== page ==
RACIAL DISPARITIES ON EXPENDITURES OF PRESCRIPTION MEDICATION FOR MAJOR CHRONIC DISEASES IN THE U.S.: MEDICAL EXPENDITURE PANEL SURVEY 2011-2012
Method: We used data from the Medical Expenditure Panel Survey, 2011-2012, to study racial differences (white, black, Asian, Hispanic and other) in (1) annual medication expenditures, and (2) the number of visits that included medical prescriptions for major chronic diseases (prescription visits). The annual medication expenditures were estimated using two-part models, with logistic regression in the first part and generalized linear model with log-link and gamma variance in the second part. The number of prescription visits was estimated using zero-inflated Poisson model. Covariates included age, age squared, gender, logged total family income, education (<high school, high school diploma, college, graduate school), insurance status (private, Medicaid, Medicare, uninsured, and other public insurance), census region, and body mass index category. Complex sampling designs were adjusted for. All dollar values are expressed in 2012 US prices.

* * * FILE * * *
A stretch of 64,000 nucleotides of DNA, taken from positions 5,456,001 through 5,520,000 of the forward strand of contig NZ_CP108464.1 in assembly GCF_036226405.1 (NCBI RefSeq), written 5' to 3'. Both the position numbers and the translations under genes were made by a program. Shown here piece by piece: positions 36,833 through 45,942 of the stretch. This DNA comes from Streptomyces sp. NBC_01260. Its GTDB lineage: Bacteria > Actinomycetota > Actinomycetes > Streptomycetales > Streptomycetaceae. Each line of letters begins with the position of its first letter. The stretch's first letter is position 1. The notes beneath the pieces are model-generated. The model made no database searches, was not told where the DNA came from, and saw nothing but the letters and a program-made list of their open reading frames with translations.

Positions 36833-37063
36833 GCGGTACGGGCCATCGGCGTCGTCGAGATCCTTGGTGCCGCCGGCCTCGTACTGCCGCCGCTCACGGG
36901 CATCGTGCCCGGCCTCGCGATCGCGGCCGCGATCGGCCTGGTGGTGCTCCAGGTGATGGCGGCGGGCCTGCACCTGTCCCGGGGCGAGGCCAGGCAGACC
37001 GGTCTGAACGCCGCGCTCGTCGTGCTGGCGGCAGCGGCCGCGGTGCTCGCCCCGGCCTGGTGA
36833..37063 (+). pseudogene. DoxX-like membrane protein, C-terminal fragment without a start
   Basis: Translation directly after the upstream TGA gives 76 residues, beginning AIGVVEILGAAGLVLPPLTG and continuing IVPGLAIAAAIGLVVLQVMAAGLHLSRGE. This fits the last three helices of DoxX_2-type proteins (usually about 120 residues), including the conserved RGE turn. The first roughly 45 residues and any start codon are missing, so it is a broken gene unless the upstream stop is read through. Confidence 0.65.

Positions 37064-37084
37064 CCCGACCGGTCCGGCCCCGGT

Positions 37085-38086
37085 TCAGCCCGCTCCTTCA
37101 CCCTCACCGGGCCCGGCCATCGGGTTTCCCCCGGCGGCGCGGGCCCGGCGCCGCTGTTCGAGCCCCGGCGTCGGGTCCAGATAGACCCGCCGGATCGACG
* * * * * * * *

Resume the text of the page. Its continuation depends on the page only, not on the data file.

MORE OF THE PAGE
Result: Whites had significantly larger predicted medication expenditures and number of prescription visits than other races for most major chronic diseases in our study (all ps<.05). Across all five diseases, diabetes had the highest racial differentials in medication expenditures and number of prescription visits. Averaging over all non-white races, the medication expenditures differentials for non-whites compared to whites was -$1,279 for diabetes, -$812 for chronic respiratory diseases, -$466 for mental illness, -$444 for heart diseases, and -$433 for cancer. Compared to whites, non-whites had fewer prescription visits: -8.7 for diabetes, -6.3 for chronic respiratory diseases, -5.6 for mental illness, -4.7 for cancer, and -4.0 for heart diseases. Averaging over all five diseases, Asians had the largest differences in medical expenditures and number of visits with medical prescription with the whites, followed by blacks and Hispanics.
Conclusion: There are substantial racial differences in the predicted medication expenditures and number of visits with medical prescriptions for five major chronic diseases in the U.S., even controlling for key covariates. Future research should examine the causes of these disparities and the extent to which disparities in medical expenditures contribute to racial disparities in morbidity and mortality outcomes.